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Re: mutexes, locks and so on...

On 11/12/10 03:58, David Holland wrote:
On Thu, Nov 11, 2010 at 06:35:55PM +0100, Johnny Billquist wrote:
  >>  [spl mutex stuff]
  >  Hum? So that was introduced with the new locking code then? Because
  >  back when we used splraise/splx, the above would not have worked.

This would have worked:

    s = splvm();
    s2 = splhigh();

When converted to the current mutex model, this runs slow_stuff_2() at
splhigh, which is probably undesirable. The conclusion is that there
isn't much code like this and any that remains should be rewritten.

Indeed. That was what I was thinking of/assuming the code looked like. The new implementation means it's become less optimal (but maybe not significantly so). But I would assume this is the way codepaths looked like.

There's also this; it would have been considered abusive in the old
days but that doesn't mean nobody ever wrote it:

    s = splhigh();

Assuming you'd replace splhigh()/splx() with mutex_spin_{enter,exit}, the code would continue to work just as well, and the same way in the new world too.

What the new world do, however, is keep a single global variable (per cpu) for the previous ipl, as well as a global mutex counter, to see if we are exiting the last mutex, at which point the ipl will be restored.

This means we now have a global variable which must be made sure that it's updated and maintaned atomic enough. I think it's an ugly hack, but as I said, maybe people now are writing code that depends on this behviour, and it can't be gotten rid off.

  >  >Also, AFAIK effect was was actually measured during newlock2 branch
  >  >development.  Supporting such micro-optimisation would mean quite a bit
  >  >of complexity in critical mutex(9) interface with practically no gain.
  >  My initial reaction was that each mutex should have just stored
  >  what ipl it came from, and just restored it back to that when the
  >  mutex was released. That would also allow us to skip the mutex
  >  count in cpu_info, as well as the global saved ipl in cpu_info, but
  >  then I realized that this solution would break if people actually
  >  wrote code like
  >  lock(a)
  >  lock(b)
  >  release(a)
  >  release(b)

...which is very common.

It is? I would have thought (and hoped) that people normally did:

Keeping track of how many times each spl level has been asserted and
lowering to the right level at each mutex release does not add as much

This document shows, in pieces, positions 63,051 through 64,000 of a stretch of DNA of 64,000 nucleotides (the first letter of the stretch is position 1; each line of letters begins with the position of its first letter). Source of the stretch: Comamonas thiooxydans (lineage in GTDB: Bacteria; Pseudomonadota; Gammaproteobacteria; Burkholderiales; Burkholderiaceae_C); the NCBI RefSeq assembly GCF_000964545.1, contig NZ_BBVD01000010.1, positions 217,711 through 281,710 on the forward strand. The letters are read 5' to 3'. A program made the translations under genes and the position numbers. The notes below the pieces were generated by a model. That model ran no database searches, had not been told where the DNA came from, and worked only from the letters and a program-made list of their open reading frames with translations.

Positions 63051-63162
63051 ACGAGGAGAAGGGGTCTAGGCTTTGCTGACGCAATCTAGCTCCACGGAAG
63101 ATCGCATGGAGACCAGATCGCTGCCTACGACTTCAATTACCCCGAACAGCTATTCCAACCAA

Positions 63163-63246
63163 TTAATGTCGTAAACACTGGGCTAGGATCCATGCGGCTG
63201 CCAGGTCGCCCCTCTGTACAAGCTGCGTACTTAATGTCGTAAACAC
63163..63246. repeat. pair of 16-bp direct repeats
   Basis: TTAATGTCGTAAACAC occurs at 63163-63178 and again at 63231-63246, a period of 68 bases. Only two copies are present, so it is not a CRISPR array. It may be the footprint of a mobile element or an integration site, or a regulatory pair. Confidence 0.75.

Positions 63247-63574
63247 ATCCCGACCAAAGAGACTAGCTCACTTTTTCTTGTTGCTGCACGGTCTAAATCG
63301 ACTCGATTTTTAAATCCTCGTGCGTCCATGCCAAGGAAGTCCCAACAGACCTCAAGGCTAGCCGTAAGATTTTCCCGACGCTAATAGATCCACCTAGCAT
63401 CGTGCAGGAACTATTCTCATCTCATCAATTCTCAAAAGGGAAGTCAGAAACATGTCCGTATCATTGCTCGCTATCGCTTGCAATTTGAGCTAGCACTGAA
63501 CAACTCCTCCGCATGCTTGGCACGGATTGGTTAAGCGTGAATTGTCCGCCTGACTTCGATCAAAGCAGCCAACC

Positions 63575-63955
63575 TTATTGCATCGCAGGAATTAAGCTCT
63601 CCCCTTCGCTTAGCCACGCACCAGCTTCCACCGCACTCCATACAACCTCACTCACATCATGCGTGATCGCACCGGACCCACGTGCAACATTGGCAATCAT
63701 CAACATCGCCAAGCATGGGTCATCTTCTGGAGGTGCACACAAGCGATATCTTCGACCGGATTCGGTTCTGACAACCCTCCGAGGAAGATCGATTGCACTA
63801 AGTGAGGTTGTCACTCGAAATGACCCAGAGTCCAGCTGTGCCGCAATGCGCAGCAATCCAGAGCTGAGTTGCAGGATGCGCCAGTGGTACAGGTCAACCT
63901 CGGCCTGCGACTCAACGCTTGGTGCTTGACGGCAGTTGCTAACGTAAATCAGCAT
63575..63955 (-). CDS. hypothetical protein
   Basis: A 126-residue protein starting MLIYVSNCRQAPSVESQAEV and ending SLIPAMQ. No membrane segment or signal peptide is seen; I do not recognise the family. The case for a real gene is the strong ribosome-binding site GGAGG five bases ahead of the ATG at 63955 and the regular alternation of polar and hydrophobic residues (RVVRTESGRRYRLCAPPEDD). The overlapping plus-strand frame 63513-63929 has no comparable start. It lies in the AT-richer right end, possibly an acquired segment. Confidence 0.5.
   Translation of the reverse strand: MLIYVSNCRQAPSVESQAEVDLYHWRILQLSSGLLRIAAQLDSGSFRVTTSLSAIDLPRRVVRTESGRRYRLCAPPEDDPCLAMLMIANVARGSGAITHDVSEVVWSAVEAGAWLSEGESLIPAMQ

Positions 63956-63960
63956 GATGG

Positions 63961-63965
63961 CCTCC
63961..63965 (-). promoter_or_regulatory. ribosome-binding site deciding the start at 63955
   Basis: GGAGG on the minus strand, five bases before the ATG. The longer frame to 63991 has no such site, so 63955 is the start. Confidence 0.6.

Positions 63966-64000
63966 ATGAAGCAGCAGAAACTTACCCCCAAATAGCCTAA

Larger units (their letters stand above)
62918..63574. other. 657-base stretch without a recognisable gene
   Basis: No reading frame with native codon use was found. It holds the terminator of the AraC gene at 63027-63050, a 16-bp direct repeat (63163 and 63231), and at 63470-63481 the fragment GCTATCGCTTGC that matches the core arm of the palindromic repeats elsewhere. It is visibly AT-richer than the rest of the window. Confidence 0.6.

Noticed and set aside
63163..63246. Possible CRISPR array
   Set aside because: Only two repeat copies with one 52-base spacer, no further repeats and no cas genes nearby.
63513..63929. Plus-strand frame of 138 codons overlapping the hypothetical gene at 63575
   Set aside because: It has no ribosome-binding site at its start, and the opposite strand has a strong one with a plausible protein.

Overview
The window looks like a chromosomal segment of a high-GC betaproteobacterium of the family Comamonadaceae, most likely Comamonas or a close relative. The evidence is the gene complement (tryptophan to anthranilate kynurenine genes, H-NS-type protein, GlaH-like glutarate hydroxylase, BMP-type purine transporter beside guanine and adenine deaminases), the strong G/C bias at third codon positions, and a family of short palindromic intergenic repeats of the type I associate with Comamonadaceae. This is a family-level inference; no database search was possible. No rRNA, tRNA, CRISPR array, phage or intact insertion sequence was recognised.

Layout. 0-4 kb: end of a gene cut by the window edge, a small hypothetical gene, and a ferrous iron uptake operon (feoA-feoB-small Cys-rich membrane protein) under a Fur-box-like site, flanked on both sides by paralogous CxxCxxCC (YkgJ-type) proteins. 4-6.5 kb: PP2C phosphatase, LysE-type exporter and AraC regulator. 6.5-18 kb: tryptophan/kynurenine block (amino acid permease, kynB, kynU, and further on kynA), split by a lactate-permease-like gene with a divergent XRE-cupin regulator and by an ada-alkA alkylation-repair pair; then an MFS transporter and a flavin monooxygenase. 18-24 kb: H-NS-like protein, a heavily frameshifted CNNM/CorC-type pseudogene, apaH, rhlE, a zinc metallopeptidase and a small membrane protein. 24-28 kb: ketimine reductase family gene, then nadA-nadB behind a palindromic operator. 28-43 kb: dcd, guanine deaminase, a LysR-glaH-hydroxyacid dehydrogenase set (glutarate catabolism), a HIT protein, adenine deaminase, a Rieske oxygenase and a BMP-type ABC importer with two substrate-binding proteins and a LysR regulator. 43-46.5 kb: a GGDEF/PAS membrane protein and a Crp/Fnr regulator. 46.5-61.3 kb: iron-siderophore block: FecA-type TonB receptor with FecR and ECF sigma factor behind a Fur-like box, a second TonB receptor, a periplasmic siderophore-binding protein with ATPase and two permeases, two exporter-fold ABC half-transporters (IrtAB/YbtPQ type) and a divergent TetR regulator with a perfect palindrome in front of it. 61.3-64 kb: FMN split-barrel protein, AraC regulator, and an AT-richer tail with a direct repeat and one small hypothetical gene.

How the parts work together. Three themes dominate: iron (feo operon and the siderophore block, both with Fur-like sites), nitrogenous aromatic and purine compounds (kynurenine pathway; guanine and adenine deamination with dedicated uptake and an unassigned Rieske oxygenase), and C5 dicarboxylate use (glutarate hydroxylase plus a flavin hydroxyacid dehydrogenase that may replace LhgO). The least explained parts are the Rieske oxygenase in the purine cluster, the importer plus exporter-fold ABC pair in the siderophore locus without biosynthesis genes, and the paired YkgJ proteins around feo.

complexity as rmind claims, and I'm not convinced it costs much either
(we've debated this before), but the model we have is only untidy, not
wrong, and I'm not interested enough to spend time benchmarking and
tuning to fix it.

I agree that it's not wrong, but untidy. Keeping track of ipl levels could have been kept within the mutex instead, thus simplifying both the lock and unlock code, at the expense that people actually had to unlock mutexes in the reverse order they acquired them. Just as with the splraise/splx before.

But I doubt I will have the energy to go through all of NetBSD to see how mutexes are used, to spot (and possibly fix) any that would break such a rule. :-(

  >  Hmm. Hard to argue about this. While I think it's nice if we try to
  >  keep the kernel agnostic, the user api is not something I'm arguing
  >  about changing. But it would be nice if we could leave it possible
  >  to do things in different ways when it's not really the effect of a
  >  CAS that is needed, but we'd still like to keep it in a way that
  >  allowed the compiled code to be as nice and efficient as possible.

It usually is a CAS that's needed. However, if it's worthwhile there's
no real reason the vax MD code couldn't provide its own versions of
higher-level actions that are by default written using CAS. There are
other old/slow platforms that could probably benefit from such hooks
if someone wanted to take the trouble to set things up accordingly.
The only question is whether it's really worth the maintenance
overhead of allowing it.

I might think a bit more about this. However, the way the rwlock interface looks right now, it is not that simple to just provide an alternative implementation. But it might be worth the effort.


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